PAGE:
Three weeks later I went to meet my new adoptive doctor. The receptionist called me the day before to remind me about my appointment at 9:10 a.m., and also reminded me to come half an hour early to fill out my new patient paperwork, which would mean I would have to be there at 8:40. So, at 8:45 the day of, I was rushing around the house in a panic, looking for steps to my morning ritual I could cut out to make me less late than I already was. As I was dashing out the door, I realized I had forgotten to make coffee. Coffee…the most treasured and sacred part of my day. How did I even manage to get my shoes on the right feet without coffee? How did I manage to put one foot in front of the other and walk myself to the front door with my keys in hand? By what miracle was I able to stand upright and not fall over unconscious? I turned back to the kitchen and, for a brief second, contemplated taking the extra six and a half minutes to brew a cup. Was it more responsible to try to keep my lateness to a minimum or to consider the safety of other people on the road by not allowing myself to drive in a non-caffeinated state? Guilty conscience won out and I rushed, coffee-less, out the door.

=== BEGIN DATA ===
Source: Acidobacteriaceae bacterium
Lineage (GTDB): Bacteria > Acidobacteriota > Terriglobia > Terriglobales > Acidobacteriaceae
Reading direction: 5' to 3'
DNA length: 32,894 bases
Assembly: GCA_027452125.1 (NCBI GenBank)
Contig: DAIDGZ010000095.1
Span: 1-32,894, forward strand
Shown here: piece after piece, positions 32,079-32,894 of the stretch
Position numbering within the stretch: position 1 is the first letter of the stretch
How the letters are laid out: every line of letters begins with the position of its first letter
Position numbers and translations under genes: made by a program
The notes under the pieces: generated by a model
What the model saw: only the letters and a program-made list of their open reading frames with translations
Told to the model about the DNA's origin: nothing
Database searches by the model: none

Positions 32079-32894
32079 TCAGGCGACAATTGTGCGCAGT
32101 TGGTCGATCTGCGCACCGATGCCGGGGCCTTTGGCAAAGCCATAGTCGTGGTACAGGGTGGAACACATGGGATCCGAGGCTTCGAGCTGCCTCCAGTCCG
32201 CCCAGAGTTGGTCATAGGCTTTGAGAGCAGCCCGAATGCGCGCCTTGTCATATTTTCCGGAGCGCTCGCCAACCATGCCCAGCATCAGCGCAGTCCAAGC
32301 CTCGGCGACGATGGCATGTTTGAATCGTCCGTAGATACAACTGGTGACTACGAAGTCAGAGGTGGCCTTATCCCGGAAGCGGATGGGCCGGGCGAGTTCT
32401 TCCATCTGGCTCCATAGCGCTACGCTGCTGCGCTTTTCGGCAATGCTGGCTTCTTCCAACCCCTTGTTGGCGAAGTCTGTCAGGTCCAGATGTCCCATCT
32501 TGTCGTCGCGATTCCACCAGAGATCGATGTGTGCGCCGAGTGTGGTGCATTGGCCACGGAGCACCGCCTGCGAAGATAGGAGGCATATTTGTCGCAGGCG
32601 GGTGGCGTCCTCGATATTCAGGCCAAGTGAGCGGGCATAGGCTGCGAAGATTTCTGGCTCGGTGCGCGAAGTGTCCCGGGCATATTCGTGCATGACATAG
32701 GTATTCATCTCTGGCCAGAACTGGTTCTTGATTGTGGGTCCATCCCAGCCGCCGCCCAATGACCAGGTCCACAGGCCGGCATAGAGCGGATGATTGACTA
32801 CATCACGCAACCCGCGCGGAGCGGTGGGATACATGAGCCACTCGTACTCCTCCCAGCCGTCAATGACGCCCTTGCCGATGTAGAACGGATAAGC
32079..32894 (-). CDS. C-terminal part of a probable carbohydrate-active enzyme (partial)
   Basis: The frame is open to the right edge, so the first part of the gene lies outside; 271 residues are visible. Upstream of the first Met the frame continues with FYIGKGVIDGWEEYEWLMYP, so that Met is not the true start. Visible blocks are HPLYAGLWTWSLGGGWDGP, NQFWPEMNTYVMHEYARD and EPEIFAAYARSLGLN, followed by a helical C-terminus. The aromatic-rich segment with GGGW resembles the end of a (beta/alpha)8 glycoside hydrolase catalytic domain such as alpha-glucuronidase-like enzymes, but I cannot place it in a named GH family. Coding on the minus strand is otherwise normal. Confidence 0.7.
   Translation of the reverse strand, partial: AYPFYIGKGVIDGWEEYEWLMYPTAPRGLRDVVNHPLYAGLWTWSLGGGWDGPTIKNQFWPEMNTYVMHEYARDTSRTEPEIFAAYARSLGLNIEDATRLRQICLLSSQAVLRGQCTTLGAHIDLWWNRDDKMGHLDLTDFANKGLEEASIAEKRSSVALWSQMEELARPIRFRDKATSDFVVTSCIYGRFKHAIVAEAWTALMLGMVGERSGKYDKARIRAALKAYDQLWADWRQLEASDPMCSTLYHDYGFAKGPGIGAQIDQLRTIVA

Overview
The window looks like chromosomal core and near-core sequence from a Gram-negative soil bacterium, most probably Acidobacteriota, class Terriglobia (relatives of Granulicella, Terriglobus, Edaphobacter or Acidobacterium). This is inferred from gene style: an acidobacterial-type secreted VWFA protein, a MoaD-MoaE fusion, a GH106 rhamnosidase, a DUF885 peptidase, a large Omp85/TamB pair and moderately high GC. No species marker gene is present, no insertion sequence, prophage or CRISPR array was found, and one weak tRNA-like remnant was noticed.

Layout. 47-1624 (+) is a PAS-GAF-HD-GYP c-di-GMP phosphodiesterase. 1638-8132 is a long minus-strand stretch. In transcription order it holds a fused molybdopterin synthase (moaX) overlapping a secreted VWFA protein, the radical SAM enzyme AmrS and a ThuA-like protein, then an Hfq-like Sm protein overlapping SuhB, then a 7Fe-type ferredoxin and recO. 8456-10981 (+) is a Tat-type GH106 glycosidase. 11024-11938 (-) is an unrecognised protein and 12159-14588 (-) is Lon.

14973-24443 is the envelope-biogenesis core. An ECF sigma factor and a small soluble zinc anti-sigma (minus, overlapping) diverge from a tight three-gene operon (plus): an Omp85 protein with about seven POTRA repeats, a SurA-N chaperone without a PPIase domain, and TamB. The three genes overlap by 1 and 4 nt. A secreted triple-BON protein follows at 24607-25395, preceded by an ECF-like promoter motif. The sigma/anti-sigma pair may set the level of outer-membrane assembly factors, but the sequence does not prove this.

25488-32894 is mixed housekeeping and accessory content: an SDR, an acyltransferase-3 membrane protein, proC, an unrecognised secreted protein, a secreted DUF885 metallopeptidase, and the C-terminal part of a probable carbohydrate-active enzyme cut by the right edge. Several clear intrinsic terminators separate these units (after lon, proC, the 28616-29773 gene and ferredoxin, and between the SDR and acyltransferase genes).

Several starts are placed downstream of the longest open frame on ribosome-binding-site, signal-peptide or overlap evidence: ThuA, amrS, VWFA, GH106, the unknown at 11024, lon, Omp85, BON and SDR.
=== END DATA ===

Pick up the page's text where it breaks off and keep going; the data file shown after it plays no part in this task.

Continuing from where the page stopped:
Needless to say, I made it to the doctor’s office in 5 minutes and 47 seconds with 20 minutes to fill out paperwork. I was probably more than a little smug when I filled out the paperwork in 10 and set down to wait for my name to be called. I mean, here I was, showered, hair fixed, makeup on and looking not too shabby for a woman running late and I filled out their stinking paperwork in record time. But this was all part of my plan. The makeup and hair would come in handy when I needed a self-esteem boost after having to be weighed. Yes, weighed. I knew it was coming. They could have poked me with a needle the size of a turkey baster and I would have been fine. I would have even been okay with a little unnecessary outpatient surgery. But make me step on the scale? I was sure the Hippocratic Oath said something about keeping patients from harm and injustice. Weighing me against my will seemed the most unjust atrocity a doctor could commit. It was right up there with harvesting organs and overcharging for Tylenol. Perhaps I could put together a malpractice suit.